Maher, like many, think that just because Obama won an election, that means his policies are 1) popular and 2) right for the country. Neither are true. Winning an election doesn’t vindicate your policy prescriptions now any more than it did in 2004. Obama’s ham-handed handling of the economy, his Quixotic campaign against the Bush Administration on torture, and his constant prostrations before America’s enemies from Iran to Venezuela all demonstrate how radical he truly is. His popularity is being supported by a fawning media and a public that is hardly paying attention. Obama’s gotten the same honeymoon that most new Presidents get. But in time, his star will fade, as all Presidents do.

When that happens, the arrogance of Mr. Maher may come back to bite him. Politics in America is cyclical, and given the radical course that President Obama has set for this country, it may well be the Tea Parties that get the last laugh.

The GOP Needs an Enema

Sen. Ted “Series of Tubes” Stevens has been indicted for failing to report over $250,000 in gifts.

Sen. Stevens is a national disgrace, and I join with the editors of National Review in calling for him to resign immediately. Furthermore, Sen. McCain should disavow himself from Sen. Stevens and his brand of “scratch my back” politics. For the good of the Republican Party, and more importantly the good of the Republic, Sen. Ted Stevens should leave the Senate.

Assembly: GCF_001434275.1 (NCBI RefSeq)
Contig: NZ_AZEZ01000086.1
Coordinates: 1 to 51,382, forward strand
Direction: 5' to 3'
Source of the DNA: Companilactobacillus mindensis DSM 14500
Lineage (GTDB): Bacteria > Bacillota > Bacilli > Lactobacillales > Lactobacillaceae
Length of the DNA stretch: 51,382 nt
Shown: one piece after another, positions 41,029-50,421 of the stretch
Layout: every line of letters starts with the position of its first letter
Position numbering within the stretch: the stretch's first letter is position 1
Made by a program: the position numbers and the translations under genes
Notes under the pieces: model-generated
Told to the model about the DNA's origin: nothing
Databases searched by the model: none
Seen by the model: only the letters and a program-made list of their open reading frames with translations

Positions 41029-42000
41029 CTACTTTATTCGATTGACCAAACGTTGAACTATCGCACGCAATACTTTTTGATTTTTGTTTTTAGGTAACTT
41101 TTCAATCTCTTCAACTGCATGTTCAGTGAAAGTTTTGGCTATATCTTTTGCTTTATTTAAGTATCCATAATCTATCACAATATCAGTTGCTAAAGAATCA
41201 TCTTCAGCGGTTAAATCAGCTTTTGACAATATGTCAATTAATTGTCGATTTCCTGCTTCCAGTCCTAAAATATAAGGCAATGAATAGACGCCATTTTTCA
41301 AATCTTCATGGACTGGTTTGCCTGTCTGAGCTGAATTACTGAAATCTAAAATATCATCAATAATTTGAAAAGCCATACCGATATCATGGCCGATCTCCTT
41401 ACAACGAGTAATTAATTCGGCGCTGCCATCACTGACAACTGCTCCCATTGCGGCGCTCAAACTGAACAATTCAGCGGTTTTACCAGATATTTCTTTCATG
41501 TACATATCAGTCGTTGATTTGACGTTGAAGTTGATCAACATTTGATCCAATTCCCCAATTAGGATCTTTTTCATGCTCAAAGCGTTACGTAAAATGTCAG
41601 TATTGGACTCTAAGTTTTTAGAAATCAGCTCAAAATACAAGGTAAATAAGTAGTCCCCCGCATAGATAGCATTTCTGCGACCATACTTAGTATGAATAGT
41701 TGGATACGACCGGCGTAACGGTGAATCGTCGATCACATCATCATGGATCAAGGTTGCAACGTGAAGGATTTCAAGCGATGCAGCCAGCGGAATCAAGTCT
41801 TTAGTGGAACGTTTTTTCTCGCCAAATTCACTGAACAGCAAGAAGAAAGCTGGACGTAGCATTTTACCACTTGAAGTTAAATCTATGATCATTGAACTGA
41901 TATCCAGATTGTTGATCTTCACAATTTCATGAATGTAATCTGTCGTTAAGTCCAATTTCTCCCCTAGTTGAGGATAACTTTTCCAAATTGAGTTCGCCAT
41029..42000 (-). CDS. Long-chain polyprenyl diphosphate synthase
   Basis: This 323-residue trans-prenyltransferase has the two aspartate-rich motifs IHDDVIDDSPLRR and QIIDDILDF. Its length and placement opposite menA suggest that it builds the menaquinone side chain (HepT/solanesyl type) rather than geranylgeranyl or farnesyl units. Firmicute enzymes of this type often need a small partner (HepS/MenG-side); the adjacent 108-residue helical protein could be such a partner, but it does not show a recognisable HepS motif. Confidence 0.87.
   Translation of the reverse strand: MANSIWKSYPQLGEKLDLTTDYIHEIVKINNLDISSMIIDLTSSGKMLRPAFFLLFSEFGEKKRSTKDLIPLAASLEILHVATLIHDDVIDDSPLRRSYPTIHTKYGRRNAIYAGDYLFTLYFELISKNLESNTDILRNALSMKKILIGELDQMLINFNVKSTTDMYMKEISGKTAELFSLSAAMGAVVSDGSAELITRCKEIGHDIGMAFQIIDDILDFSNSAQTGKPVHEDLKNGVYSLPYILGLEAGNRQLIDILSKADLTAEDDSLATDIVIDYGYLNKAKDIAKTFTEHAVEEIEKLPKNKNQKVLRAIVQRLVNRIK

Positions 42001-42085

Sen. Stevens represents the very worst of the American political system. He not only demonstrated an astonishing lack of education on the issues he was trying to legislate with his “series of tubes” harangue, but he has squandered taxpayer money on boondoggles like the “Bridge to Nowhere.”

The American people have little faith in Congress, and for good reason. If the GOP is to be the party it should be, it cannot allow its members to continue to disrespect the values of our party. Limited government and fiscal discipline requires personal discipline on the part of our elected officials. Good government requires a willingness to put principle ahead of party loyalty.

Sen. Stevens has continually broken his trust with the American people. He should resign. The Republican Party’s brand is tarnished because our leadership continues to behave in a manner that betrays our principles. If they are unwilling to embrace a true commitment to political reform and an end to the corruption that plagues Washington, then they will sow the seeds of electoral defeat.